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Hitohira Kikuchiyo Yohei Shirogami #3 Honyaki Gyuto 240mm Ebony wood


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Brand: Hitohira ひひ片

Blacksmith:   Kikuchiyo 菊代

Region:   Sakai-Osaka

Profile: Gyuto

Type of steel: Carbon (Oxydable)

Steel: Honyaki Yasuki   (Shirogami) #3

Channel: Ebony wood and Amber Buffalo Horn

Blade length: 240mm 

Edifying: Yohei

Sleeve maker: Taihei 太


This item includes the custom made Saya for this knife.


Technical detail



In the early 2000s, Kikuchiyo was invited by Sakai’s master craftsman to join them as a blacksmith. The art of forging is physical, the harsh work environment of fire and iron weighs heavily on the body and many of the masters’ abilities begin to fade in their forties and fifties. As Kikuchiyo began earlier in life, he acquired most of the knowledge and skills of fine forging and tempering, before his physical abilities deteriorated.


Kikuchiyo has proactively experimented with new steels that are not usually used by the Sakai blacksmith, steels like stainless steel. His experience and skills have made his Ginsan knives (Silver 3) popular among Japanese chefs, with many saying, “If you use Kikuchiyo’s Ginsan once, you’ll never replace him.” Kikuchiyo is also known for its fine Honyaki dip, its beautiful Hamon and hardness   only achievable by experienced masters who reach the right temperature. His Honyaki is supported by many Sakai sharpeners and finishers, professionals who know what makes a good kitchen knife. When Kikuchiyo became a blacksmith, he dreamed of succeeding and becoming a great man. He continues to develop his skills as a craftsman, modeling each of his knives on the image of his master’s forge.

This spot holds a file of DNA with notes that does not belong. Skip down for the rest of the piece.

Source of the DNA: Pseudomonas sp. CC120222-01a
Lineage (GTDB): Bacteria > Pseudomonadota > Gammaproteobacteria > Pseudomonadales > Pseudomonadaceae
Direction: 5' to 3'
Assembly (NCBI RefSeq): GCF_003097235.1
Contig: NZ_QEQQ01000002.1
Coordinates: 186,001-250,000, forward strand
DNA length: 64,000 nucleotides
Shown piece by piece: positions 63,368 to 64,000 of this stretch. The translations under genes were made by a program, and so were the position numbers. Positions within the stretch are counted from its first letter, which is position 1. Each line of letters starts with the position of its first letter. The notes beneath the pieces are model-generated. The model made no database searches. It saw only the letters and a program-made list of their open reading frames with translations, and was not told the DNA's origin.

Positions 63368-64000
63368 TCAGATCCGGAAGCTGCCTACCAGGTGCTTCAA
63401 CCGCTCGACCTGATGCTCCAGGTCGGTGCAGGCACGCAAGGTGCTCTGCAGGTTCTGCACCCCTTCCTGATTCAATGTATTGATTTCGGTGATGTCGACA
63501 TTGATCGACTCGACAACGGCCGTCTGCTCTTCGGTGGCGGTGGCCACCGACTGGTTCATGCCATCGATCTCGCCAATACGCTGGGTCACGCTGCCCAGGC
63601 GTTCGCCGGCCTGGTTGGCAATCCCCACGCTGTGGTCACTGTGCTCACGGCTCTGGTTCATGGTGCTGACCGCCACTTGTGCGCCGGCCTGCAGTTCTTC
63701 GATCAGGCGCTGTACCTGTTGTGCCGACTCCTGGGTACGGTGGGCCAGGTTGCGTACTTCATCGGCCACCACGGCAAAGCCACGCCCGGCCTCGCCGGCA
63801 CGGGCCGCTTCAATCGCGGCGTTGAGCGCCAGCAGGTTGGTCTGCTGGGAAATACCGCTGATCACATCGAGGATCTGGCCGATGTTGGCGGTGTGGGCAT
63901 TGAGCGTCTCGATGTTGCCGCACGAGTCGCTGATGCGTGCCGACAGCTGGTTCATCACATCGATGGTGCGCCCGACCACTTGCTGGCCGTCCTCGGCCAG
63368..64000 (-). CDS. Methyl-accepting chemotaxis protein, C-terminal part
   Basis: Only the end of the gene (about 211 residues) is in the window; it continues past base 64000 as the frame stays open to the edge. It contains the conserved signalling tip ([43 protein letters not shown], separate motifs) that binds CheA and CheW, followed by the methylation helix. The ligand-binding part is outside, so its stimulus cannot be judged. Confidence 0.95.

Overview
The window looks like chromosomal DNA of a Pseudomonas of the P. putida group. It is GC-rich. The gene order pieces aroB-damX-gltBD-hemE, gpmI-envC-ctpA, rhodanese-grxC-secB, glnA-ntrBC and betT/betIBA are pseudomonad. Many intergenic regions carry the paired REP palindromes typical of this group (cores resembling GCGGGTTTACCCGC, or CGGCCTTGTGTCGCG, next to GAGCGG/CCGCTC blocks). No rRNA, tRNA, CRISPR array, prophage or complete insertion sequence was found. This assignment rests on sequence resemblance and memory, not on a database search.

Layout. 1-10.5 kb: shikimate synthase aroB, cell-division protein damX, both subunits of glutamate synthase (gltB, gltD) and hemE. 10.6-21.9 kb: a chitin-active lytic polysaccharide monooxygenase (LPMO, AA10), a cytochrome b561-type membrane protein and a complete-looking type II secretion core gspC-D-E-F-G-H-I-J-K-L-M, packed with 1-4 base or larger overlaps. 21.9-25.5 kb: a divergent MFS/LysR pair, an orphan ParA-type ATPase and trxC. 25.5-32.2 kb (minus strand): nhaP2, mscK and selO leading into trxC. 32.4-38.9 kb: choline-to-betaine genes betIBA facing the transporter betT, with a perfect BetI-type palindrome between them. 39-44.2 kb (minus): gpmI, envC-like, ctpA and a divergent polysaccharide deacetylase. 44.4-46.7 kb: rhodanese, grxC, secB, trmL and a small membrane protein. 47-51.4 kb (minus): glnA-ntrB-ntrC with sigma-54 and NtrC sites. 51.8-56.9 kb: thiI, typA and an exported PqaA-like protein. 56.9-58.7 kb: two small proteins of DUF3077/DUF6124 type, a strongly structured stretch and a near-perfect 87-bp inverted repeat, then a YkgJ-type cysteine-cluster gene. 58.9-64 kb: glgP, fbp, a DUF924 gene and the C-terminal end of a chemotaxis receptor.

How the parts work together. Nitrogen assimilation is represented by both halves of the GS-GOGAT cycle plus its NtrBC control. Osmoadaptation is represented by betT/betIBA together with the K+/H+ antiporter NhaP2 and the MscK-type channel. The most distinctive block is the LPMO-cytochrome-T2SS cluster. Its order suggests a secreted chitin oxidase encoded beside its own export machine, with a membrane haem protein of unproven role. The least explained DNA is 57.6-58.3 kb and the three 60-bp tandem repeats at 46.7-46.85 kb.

Most Japanese knives are made like a ‘sandwich’,   a very hard steel core covered on each side by softer steel. Hard steel is what makes a Japanese knife sharper and keeps its edge longer than other knives. Soft steel acts as a shock absorber to protect harder steel from damage. This is the common way to make a knife in Japan, but there is an older and more romantic way to make a knife, honyaki.


Less than 1% of knives in Japan are forged honyaki. Making a honyaki knife is like making a katana. The knife is made from a single piece of steel and thermally treated so that the edge is very hard and   sharp for a very long time. The spine of the knife, although the same piece of steel, is   softer and protects the blade from breaking.


You can refer to the article “steel” to learn a little more about this type of knife, Honyaki.